In the past attempts have been made to aseptically dispense the can content into other sterile containers and inoculate these, however the
same problems of loss of carbonation (if the drink is carbonated) apply and it is very possible that misleading results could be
Dr Grzegorz Rachon, who leads the Brewing Microbiology Research team at Campden BRI, has developed techniques to
aseptically drill tiny holes in cans to quickly introduce the challenge organism. The hole is then sealed with a sterile metal rivet,
minimising any change to the conditions within the can. The drink remains carbonated, excess oxygen is not introduced and the rivet can
withstand the internal pressure of carbonation and any additional pressure that may build up from fermentation in case the challenge organism
is capable of growth.
The cans can be incubated for any length of time or at any temperature and finally opened and examined
microbiologically to establish if growth has occurred. This procedure gives the very best method for the realistic challenge testing of
carbonated drinks cans, eliminating the problems of previous methods and adding further to Campden BRI’s expertise in challenge testing.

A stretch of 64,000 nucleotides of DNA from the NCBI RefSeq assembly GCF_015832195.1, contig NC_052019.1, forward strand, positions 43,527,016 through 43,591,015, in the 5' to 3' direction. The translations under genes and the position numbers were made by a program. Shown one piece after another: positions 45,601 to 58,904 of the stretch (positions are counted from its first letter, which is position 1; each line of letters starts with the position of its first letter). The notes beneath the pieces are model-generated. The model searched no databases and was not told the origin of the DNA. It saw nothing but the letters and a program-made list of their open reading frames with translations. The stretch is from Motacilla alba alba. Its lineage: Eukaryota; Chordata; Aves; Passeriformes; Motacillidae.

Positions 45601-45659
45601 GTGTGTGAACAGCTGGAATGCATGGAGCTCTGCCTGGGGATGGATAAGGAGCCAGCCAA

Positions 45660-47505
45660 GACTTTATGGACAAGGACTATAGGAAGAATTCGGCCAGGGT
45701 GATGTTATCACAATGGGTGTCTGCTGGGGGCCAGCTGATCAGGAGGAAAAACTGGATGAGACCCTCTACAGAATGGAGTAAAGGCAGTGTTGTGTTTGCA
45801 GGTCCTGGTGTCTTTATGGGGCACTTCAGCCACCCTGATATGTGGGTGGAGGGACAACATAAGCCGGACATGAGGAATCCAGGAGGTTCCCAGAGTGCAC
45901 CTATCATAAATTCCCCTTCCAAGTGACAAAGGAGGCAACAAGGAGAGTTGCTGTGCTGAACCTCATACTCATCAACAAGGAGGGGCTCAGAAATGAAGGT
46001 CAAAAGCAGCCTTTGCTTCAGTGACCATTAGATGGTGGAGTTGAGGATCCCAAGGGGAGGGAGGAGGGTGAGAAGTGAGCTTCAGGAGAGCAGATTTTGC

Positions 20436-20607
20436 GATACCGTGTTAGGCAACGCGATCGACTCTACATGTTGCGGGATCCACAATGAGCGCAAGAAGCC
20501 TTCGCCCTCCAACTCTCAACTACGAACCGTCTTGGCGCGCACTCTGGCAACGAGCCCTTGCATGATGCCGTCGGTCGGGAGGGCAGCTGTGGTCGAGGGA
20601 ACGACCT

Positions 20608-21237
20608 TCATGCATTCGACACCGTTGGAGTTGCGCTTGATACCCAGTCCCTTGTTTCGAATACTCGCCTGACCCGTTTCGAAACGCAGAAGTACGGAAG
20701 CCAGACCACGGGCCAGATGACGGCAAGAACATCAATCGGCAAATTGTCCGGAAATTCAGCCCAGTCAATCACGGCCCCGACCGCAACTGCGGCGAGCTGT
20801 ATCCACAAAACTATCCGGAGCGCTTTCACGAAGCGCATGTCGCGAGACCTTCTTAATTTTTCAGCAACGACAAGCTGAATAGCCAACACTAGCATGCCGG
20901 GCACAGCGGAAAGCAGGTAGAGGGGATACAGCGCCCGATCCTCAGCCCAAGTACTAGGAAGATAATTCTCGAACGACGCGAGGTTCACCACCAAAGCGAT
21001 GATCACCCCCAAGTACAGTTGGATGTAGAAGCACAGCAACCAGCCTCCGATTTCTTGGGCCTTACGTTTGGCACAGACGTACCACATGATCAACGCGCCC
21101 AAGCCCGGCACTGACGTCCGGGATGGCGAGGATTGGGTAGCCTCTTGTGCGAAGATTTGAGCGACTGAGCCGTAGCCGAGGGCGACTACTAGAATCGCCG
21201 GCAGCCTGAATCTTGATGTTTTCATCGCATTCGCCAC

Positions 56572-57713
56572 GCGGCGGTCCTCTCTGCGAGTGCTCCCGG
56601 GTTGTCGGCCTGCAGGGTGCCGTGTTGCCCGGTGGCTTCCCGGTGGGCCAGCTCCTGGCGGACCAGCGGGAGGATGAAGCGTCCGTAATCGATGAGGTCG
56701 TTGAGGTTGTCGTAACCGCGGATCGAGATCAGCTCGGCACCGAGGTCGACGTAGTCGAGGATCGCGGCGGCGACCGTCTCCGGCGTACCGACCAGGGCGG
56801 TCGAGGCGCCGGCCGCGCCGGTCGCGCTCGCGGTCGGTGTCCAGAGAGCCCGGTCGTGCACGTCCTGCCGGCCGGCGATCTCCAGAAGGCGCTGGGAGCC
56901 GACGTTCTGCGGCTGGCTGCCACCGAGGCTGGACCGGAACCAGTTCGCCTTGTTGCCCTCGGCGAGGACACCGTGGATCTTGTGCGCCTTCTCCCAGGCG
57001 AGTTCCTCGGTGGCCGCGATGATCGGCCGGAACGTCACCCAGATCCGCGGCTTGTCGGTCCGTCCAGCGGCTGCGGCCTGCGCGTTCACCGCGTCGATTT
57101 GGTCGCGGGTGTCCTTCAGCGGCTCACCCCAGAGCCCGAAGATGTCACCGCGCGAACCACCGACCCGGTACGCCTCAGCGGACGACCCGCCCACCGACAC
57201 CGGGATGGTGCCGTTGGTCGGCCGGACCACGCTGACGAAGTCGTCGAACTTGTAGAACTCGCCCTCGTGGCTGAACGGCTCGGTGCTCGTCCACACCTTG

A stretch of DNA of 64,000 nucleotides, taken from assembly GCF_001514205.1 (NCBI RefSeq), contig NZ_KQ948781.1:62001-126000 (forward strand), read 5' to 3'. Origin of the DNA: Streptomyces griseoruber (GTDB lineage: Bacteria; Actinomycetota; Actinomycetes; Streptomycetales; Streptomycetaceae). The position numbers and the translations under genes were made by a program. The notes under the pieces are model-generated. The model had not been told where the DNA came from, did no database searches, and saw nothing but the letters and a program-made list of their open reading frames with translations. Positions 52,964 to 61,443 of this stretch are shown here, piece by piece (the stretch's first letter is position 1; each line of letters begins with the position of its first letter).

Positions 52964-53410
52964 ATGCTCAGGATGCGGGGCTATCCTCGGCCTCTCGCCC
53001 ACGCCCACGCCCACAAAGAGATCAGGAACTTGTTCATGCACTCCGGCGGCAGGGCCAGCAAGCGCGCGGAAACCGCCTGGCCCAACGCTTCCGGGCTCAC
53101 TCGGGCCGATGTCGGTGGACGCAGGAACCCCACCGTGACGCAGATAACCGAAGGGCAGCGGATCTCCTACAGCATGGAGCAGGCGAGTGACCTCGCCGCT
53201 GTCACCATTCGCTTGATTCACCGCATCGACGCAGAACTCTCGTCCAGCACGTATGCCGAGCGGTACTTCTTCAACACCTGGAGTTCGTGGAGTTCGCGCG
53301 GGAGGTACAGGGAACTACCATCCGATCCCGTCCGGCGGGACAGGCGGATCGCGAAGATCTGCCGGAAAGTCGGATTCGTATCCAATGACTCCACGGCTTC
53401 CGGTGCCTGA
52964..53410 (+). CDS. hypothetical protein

How can we help
Challenge tests are now being conducted more frequently by the drinks industry. Knowing when to perform one, how to
design and conduct it and how to interpret the results, assists food processors in showing that their products are of high quality, stable
and safe. In addition, testing assures that regulatory mandates or finished product specifications are met. However, if food processors get
the process wrong, they may conclude that an unstable product is stable and hit major safety and quality issues when in production.
Our microbiologists are experts at challenge testing all types of food and drink, both for pathogens and spoilage
organisms. We have the knowledge of the correct processing and preservation systems, availability of predictive models and for the definitive
answer, the use of the best challenge testing protocols and experience available.
Basically, we wrote the book (
Campden BRI Guideline 63: Challenge testing protocols for assessing the safety and quality of food and drink), and we sit on both ISO and
EU committees writing the definitive standards for challenge testing.
Would you like to explore how challenge testing can help your business with one of our experienced microbiologists?
You can. (See what we did there?)
Contact us today for an initial free consultation to
discuss your beverage safety needs.
Grzegorz (Greg) has over 15 years of industry experience in Food, Drink and Pharmaceutical microbiology working for Leatherhead Food Research, Nelsons Natural
World and Thermo Fisher Scientific - Oxoid.
Challenge testing guideline
Find out more about our guideline on challenge testing protocols for assessing the safety and
quality of food and drink
How can we help you?
If you’d like to find out more about challenge testing, contact our support team to find
out how we can help.